Film: Wah Taj

Director: Ajit Sinha

Actors: Shreyas Talpade, Manjari Phadnis, Hemant Pandey

Review: ***

The premise is set. Tukaram Marathe and his wife travel all the way to Agra from their village in Maharashtra to reclaim the land that was given to their forefather by none other than Humayun himself. It doesn’t matter to the farmer couple that ‘their land’ on which stands the Taj Mahal is not anyone&’s property but a national treasure. When confronted by the authorities on the absurdity of their claim, they bring forth with them the ‘official’ documents and then on starts the story of this young couple&’s struggles.

The Ajit Sinha directorial venture, Wah Taj is a perfect example of something which is more than meets the eye. It might come across as a comedy feature in the beginning, but as the story unfolds, it becomes apparent that the story&’s protagonists are not just Tukaram (Shreyas Talpade) and his wife Sunanda (Manjari Fadnis) but thousands of those farmers across India who is struggling to make their ends meet.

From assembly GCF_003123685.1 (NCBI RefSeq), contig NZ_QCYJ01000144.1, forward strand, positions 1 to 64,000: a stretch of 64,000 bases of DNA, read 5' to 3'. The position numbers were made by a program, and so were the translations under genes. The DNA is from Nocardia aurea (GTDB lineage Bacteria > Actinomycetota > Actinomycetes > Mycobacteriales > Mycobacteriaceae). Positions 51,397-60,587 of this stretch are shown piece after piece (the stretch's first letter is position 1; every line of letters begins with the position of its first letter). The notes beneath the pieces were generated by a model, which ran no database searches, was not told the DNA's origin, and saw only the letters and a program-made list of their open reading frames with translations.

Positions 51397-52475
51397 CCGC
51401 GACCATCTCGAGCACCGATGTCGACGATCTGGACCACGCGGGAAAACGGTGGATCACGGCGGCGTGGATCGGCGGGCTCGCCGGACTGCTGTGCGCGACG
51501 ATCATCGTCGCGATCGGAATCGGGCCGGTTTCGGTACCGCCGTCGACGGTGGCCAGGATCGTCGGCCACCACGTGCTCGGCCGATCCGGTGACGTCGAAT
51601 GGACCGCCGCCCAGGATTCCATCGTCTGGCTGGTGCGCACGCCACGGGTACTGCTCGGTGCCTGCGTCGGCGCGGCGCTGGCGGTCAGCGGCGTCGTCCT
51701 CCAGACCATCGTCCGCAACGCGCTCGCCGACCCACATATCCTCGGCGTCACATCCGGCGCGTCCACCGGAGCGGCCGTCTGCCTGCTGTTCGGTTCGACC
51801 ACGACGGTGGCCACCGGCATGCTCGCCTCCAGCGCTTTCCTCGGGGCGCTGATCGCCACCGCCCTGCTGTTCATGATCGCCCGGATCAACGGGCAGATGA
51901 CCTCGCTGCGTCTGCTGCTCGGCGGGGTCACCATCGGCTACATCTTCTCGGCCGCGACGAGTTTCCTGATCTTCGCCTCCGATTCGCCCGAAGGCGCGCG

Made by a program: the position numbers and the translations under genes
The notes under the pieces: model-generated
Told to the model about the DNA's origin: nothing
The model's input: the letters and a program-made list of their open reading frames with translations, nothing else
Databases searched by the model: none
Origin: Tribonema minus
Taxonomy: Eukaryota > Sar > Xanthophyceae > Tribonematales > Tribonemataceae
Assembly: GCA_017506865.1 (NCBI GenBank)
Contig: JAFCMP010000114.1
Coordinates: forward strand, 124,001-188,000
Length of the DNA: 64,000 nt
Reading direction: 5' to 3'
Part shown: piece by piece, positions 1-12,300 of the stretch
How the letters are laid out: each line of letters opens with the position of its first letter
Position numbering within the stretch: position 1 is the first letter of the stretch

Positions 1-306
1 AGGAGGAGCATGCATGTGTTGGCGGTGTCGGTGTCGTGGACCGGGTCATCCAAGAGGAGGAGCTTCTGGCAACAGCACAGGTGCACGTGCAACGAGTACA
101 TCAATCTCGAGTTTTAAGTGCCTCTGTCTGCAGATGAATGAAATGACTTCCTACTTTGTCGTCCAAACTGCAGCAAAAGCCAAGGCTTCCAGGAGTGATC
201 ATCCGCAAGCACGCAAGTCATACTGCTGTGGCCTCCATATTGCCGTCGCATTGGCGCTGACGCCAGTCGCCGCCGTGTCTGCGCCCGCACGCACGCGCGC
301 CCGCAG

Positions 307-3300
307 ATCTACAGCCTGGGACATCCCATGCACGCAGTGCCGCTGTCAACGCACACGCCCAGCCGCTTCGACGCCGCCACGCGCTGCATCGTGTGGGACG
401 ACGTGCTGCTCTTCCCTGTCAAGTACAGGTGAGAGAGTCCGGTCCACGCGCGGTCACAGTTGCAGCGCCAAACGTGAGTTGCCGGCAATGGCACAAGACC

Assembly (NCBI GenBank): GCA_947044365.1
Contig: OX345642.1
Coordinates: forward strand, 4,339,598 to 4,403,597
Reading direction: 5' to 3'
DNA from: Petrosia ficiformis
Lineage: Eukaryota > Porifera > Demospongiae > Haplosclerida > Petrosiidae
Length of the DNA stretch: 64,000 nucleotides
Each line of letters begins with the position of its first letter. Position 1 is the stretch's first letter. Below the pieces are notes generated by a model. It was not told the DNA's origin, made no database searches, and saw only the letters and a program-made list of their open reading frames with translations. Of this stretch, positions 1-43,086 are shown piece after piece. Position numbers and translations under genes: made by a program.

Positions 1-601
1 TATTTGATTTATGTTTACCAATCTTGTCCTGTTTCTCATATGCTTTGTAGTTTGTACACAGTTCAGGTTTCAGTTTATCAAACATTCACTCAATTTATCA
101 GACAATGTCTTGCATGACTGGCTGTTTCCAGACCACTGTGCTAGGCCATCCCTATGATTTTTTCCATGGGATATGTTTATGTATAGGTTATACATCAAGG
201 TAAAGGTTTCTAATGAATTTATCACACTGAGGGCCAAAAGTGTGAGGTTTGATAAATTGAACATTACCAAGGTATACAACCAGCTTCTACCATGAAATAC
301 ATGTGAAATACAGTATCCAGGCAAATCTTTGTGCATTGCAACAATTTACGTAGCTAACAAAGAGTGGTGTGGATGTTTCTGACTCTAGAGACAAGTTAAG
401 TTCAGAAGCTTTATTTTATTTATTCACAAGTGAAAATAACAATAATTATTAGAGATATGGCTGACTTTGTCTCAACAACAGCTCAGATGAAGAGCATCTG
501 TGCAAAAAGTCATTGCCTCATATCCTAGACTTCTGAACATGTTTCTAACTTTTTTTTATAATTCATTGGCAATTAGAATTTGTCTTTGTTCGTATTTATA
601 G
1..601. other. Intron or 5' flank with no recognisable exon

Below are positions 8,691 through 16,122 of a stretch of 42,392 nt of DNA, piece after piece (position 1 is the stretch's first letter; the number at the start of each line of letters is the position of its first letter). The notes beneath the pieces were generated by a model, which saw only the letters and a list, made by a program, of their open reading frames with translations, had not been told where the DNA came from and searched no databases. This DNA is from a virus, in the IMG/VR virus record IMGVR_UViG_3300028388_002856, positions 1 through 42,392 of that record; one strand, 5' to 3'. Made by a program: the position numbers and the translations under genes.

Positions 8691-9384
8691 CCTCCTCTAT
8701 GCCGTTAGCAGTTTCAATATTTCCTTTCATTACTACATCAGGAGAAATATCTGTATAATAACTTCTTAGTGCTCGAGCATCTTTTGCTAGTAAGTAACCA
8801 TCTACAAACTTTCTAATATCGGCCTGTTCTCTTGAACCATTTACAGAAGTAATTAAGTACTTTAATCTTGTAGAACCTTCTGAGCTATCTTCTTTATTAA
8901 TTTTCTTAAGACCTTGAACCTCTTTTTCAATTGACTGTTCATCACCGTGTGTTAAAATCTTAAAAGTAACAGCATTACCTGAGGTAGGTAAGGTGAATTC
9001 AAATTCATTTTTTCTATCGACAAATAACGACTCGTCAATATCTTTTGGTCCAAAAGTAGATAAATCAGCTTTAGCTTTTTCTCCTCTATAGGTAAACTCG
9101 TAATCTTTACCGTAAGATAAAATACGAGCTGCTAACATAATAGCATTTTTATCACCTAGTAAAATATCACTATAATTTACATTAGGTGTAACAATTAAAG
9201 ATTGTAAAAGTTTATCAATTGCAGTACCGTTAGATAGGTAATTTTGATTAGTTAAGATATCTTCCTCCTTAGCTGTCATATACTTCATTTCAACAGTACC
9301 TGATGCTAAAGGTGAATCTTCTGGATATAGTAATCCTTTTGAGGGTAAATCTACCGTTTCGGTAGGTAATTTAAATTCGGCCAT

The story line is direct and engaging. It does loses its grip a few times, but those are minor glitches  that it can be easily ignored as the film forces the audience to view the bigger picture and bigger hindrances involved in the whole trap game.

Lead performances by Shreyas and Manjari are believable and come across as a genuine portrayal. The couple&’s entrance scene is full of comic drama which could have easily been overdone but thankfully that&’s not the case. The court room scene is the one to watch out for. Shreyas and Manjari&’s character is well supported by the important characters in the movie that fill in the spaces quite well and makes the plot more interesting.

It is not the first time that the filmmaker has tried to address a bigger social issue in the guise of a comedy-drama. In the past, movies like Munnabhai MBBS and OMG- Oh My God have tried the same formula and became quite successful too. It cannot be said that Wah Taj is as strong as these two movies but it sure has the potential to do well.

It might be felt that the director has restrained from delving deeper into the farmer issue gripping the country, and a little wider coverage on the issue could have provided the film with more validity, but the sincere effort cannot be brushed away and must be recognised. Wah Taj is a clean and simple story with a message, definitely worth a watch.